Real estate stocks recovered some of their losses after signs of a second wave of coronavirus infections pushed the broader market to one of its biggest single-day dips since mid-March. It was also a week that saw the Federal Reserve freeze interest rates for the foreseeable future, either providing stability for real estate investors, or cause for concern, depending who you ask.
Real estate investment trust ETFs outperformed the broader market, but remained 7 percent below where they were at the start of the week, following the surprisingly robust May jobs report.
Shares of a range of real estate companies, including Marriott International, CoStar and Simon Property Group all made gains on Friday but still ended the week lower. Simon, the country’s largest mall owner, said on Wednesday it was canceling its $3.6 billion deal to buy Taubman Centers, making it the latest megadeal to fall apart because of the virus.
Down news included the Department of Labor’s disclosure that more than 1.5 million people filed for unemployment for the week ending June 5, along with a reported surge in Covid-19 cases in California, Arizona, Texas, South Carolina, and Arkansas.
Meanwhile, the Federal Reserve said near-zero interest rates would be needed through 2022 to help recover the tens of millions of jobs lost in the last three months.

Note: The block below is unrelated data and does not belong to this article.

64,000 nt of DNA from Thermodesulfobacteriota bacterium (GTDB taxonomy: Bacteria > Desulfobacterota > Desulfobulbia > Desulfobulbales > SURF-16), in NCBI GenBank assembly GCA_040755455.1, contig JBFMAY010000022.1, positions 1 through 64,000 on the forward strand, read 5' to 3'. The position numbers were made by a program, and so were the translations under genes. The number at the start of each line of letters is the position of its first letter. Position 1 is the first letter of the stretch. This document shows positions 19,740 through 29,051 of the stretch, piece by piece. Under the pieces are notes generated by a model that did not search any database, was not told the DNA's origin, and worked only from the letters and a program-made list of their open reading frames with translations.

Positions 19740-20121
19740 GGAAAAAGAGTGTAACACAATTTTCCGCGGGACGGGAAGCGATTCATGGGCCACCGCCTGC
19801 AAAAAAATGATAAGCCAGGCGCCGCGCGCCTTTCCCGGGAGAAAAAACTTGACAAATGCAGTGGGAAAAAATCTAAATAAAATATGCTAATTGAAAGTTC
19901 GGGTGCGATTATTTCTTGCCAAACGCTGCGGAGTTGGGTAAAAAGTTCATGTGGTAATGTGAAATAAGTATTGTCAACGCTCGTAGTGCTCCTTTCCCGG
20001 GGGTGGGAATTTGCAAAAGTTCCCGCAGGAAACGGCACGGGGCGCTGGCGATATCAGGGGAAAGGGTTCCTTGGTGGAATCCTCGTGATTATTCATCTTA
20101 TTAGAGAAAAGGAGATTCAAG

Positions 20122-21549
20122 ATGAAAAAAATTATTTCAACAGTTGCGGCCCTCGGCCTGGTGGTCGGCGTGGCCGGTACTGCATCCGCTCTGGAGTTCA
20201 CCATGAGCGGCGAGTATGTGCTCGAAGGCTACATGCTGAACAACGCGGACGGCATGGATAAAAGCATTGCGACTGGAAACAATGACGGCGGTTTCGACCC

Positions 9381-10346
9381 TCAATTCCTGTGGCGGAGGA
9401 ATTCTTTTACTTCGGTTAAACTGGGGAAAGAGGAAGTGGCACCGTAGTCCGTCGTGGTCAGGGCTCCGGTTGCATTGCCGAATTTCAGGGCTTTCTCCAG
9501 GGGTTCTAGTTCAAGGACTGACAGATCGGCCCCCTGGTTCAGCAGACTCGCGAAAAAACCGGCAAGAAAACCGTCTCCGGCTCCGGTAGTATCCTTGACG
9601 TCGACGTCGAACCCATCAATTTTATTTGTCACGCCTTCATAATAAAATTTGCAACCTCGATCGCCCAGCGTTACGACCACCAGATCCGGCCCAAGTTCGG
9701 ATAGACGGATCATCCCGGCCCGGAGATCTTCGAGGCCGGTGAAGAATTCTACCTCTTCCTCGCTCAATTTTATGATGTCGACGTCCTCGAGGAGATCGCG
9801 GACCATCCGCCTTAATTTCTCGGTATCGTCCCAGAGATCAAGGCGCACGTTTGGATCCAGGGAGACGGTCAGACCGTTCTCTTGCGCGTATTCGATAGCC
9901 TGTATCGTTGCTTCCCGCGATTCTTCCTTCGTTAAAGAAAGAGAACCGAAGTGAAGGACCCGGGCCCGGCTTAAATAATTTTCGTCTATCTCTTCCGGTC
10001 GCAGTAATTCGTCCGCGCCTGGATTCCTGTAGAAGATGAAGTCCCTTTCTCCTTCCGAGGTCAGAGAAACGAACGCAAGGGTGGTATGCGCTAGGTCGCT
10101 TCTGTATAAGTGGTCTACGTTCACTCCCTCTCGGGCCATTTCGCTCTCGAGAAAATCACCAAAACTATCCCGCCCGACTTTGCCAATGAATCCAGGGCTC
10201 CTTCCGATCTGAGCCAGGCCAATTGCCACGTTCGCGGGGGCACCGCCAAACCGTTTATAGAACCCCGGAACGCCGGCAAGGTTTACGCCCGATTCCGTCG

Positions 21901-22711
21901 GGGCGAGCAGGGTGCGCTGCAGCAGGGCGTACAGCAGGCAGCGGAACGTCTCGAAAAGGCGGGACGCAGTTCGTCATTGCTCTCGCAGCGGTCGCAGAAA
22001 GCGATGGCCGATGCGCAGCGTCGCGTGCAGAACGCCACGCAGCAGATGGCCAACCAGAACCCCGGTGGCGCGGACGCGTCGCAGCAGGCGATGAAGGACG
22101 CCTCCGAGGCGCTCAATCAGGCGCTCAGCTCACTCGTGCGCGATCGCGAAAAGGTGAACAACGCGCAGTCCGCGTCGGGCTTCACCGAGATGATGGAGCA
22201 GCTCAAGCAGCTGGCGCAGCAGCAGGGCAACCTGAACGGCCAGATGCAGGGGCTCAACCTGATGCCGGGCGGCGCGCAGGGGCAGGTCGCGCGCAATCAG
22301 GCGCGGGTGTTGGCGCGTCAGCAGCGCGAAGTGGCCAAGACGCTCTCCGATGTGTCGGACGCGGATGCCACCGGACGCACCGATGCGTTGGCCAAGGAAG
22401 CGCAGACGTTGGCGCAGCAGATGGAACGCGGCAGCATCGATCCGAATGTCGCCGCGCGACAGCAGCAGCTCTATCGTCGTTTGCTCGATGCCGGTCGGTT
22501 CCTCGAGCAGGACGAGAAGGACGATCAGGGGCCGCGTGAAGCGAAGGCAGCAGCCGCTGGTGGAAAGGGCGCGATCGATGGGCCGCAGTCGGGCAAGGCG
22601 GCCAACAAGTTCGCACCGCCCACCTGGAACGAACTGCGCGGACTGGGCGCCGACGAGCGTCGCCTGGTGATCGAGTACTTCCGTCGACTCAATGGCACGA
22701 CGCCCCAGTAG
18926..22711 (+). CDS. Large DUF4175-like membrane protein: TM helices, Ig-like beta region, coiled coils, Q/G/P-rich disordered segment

For its potential impact on the housing market, Haus chief economist Ralph McLaughlin sounded a note of caution.
“The course of the virus is what will ultimately dictate the trajectory of the U.S. economy and real estate markets,” he said.
Johns Hopkins University has tracked a rise in coronavirus infections in at least 18 states over the few days and Houston’s mayor said he was considering reimposing a stay-at-home order.
“The good news is that the Fed has basically said they’re going to keep the spigot open for as long as needed to keep financial markets liquid,” said McLaughlin. He added that included ramping up the purchase of mortgage-backed securities.
The Fed has renewed its commitment to purchase $80 billion worth of Treasuries and $40 billion of mortgage-backed securities each month, according to Reuters.
What hit the real estate industry during the pandemic was a cash-flow problem, “so now is not the time to hike rates,” said David Eyzenberg, head of Eyzenberg & Co., a New York-based commercial real estate investment bank. He added, “once the recovery is in full swing, we should raise rates because having no inflation, like Japan, isn’t a good thing.”
Average 30-year fixed mortgage rates set a new record low when they dropped below 3 percent this week. Meanwhile, residential mortgage applications were up 13% last week year-over-year, according to the Mortgage Bankers Association.